Making voting count

# Making voting count

France will hold its presidential election run off on May 6. The results of the first round of voting are not a clear barometer of who will win. Second-round elections have been held seven times, with the second-place finisher winning the run off on three occasions.
Runoff elections seem foreign to us, as we have adopted a simple majority electoral process; however, mathematicians raise questions about an election process based on the simple majority. Professor Donald Saari states, “It is a system with the highest possibility of paradoxes.” (From “The Universe and the Teacup” by K.C. Cole) He contends that a candidate disapproved of by the majority has a high possibility of being elected. The results can dramatically change according to the number of candidates themselves.
During the 1987 presidential elections held as a result of the June Resistance, Kim Young-sam gathered 28 percent of the votes, and Kim Dae-jung garnered 27 percent. But they still lost to the eventual winner, Roh Tae-woo, who amassed 36.6 percent of the votes. The election could have been won if the votes had been consolidated into one candidate (Kim Young-sam or Kim Dae-jung).
Mathematicians contemplate ways to buttress this weak point. In the Borda count election method, voters rank the candidates, and each ranking is given a value and tallied; for example, three points for first place, two points for second, and one point for third. The method’s proponents contend the paradox incurred through simple majority elections can be avoided 1,000-fold when using the Borda count method.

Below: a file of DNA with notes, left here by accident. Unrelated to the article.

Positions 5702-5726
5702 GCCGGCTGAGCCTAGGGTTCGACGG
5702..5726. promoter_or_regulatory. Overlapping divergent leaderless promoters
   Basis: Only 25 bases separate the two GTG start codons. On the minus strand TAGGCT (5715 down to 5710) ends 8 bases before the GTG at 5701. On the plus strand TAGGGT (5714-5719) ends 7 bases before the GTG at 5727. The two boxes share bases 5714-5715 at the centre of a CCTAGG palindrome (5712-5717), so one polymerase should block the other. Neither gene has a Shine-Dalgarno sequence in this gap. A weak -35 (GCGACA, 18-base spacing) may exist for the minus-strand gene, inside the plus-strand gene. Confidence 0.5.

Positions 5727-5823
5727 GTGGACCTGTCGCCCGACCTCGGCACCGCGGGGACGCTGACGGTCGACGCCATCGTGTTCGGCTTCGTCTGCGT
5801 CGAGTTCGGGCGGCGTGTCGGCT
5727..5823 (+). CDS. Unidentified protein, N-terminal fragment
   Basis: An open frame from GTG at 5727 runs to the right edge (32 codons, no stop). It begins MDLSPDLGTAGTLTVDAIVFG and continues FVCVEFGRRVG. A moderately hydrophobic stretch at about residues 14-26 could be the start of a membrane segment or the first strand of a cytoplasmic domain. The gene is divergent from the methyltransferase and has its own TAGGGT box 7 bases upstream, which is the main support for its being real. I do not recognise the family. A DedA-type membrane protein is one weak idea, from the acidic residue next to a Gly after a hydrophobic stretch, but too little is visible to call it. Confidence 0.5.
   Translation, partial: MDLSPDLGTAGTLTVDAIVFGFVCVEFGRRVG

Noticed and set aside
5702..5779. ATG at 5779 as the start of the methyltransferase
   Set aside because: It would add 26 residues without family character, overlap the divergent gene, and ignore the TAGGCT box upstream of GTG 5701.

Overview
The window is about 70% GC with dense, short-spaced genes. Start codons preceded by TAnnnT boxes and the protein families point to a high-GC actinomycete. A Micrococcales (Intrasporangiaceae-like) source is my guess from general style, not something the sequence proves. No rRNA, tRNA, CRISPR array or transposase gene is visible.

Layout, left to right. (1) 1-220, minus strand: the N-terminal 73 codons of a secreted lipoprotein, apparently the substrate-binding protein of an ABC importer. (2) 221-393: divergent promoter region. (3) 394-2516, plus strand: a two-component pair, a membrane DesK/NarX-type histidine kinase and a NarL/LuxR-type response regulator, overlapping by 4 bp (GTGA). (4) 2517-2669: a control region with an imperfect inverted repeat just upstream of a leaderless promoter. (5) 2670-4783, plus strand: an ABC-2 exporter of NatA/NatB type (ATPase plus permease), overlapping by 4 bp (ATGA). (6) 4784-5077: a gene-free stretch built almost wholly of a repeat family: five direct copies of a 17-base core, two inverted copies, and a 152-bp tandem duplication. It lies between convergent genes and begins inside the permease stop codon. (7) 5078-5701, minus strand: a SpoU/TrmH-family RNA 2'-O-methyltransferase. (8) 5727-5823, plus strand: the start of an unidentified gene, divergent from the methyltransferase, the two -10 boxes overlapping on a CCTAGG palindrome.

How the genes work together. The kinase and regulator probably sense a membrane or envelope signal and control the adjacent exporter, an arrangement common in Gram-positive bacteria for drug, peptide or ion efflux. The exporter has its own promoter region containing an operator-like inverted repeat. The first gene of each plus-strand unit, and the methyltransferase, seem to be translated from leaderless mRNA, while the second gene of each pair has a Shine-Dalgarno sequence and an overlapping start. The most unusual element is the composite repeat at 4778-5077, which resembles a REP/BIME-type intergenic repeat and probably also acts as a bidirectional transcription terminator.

Ireland’s electoral system is based on proportional representation. On polling day, voters indicate their first and second choices, and if the first-choice candidate does not receive at least half of the total votes, their votes are transferred to the second-choice candidate. Similarly, in preferential voting, voters rank a list of candidates in order of preference. Votes for the candidate eliminated in the first round are calculated along with the second-choice candidate. The second ballot electoral system allows voters to vote twice after eliminating candidates who fall short of the standard vote count and ranking.
Korea has elected many “minority presidents.” Presidents head for office having had more people vote against them than for them. Professor Kang Won-taek said, “We must employ runoff voting in order to reduce the possibility of a populist who has received fewer votes taking power.” Only then will we be liberated from the burden of choosing from a menu of disagreeable foods.

The writer is an editorial writer of the JoongAng Ilbo.

By Kim Jin-kook [jinkook@joongang.co.kr]